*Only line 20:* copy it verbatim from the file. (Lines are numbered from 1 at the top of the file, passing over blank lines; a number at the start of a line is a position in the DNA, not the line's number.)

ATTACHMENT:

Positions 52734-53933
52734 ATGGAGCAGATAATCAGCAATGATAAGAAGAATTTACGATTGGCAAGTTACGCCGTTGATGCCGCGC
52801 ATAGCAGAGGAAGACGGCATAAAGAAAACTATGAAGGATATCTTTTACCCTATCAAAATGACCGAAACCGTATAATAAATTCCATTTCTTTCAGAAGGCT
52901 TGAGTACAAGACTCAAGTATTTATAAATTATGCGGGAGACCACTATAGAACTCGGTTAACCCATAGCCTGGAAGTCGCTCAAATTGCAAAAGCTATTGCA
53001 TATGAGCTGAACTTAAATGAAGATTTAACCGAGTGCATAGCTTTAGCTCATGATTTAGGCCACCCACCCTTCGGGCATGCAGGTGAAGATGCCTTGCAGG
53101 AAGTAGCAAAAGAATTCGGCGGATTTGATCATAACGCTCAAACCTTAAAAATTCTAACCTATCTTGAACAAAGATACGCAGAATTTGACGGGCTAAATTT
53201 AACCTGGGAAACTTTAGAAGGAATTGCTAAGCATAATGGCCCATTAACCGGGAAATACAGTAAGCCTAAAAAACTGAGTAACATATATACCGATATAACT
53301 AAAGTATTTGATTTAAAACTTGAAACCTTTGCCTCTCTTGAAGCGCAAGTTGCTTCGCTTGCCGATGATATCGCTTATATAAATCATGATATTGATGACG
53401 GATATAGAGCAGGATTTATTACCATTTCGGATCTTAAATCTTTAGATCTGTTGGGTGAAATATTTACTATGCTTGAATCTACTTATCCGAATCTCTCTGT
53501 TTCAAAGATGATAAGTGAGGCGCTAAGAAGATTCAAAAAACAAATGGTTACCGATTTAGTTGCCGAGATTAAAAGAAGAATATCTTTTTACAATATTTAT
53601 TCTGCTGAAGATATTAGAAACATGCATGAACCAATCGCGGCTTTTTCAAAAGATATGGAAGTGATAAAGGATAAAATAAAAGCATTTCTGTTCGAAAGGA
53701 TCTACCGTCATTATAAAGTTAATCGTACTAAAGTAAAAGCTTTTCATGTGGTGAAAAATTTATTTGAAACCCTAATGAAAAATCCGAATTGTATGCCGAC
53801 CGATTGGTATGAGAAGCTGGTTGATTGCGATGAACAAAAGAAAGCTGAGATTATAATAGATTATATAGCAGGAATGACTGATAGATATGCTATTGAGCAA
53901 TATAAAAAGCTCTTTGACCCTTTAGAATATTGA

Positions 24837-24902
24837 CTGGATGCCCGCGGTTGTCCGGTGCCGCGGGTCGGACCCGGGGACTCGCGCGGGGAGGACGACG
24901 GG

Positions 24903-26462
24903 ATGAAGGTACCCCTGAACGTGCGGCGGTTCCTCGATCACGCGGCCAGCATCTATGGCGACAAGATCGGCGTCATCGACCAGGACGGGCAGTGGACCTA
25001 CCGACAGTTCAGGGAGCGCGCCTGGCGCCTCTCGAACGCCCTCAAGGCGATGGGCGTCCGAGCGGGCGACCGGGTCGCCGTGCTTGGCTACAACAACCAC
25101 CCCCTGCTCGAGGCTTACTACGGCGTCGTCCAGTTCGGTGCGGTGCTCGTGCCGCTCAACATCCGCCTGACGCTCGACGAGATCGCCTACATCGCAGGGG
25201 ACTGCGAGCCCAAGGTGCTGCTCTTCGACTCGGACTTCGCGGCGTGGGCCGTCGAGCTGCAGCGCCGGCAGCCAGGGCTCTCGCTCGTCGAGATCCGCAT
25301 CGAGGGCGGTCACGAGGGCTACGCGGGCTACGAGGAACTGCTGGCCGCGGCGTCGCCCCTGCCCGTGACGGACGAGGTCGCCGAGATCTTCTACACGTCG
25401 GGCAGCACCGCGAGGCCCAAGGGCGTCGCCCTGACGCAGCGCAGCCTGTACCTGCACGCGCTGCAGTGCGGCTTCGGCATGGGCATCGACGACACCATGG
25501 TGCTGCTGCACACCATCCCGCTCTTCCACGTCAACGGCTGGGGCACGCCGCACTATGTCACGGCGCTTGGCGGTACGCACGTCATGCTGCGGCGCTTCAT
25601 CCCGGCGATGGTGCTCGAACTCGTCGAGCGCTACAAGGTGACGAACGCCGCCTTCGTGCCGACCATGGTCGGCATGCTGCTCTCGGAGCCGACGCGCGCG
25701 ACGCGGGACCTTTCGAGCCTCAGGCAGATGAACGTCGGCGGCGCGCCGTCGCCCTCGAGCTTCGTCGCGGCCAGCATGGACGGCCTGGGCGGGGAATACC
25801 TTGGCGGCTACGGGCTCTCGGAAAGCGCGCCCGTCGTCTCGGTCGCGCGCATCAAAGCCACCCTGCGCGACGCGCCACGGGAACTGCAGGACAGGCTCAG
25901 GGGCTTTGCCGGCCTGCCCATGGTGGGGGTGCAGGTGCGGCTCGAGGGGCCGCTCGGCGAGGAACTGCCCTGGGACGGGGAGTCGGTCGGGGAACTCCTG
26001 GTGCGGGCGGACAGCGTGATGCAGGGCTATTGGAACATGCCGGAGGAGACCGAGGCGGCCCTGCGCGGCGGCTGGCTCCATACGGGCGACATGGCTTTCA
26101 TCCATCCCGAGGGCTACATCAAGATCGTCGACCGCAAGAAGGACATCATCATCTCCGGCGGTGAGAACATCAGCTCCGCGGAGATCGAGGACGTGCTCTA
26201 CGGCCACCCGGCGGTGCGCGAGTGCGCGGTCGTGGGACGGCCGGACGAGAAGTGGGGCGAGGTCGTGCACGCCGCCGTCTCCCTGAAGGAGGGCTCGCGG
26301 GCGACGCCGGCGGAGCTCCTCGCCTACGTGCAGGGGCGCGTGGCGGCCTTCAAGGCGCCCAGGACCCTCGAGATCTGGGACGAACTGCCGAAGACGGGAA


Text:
25001 CCGACAGTTCAGGGAGCGCGCCTGGCGCCTCTCGAACGCCCTCAAGGCGATGGGCGTCCGAGCGGGCGACCGGGTCGCCGTGCTTGGCTACAACAACCAC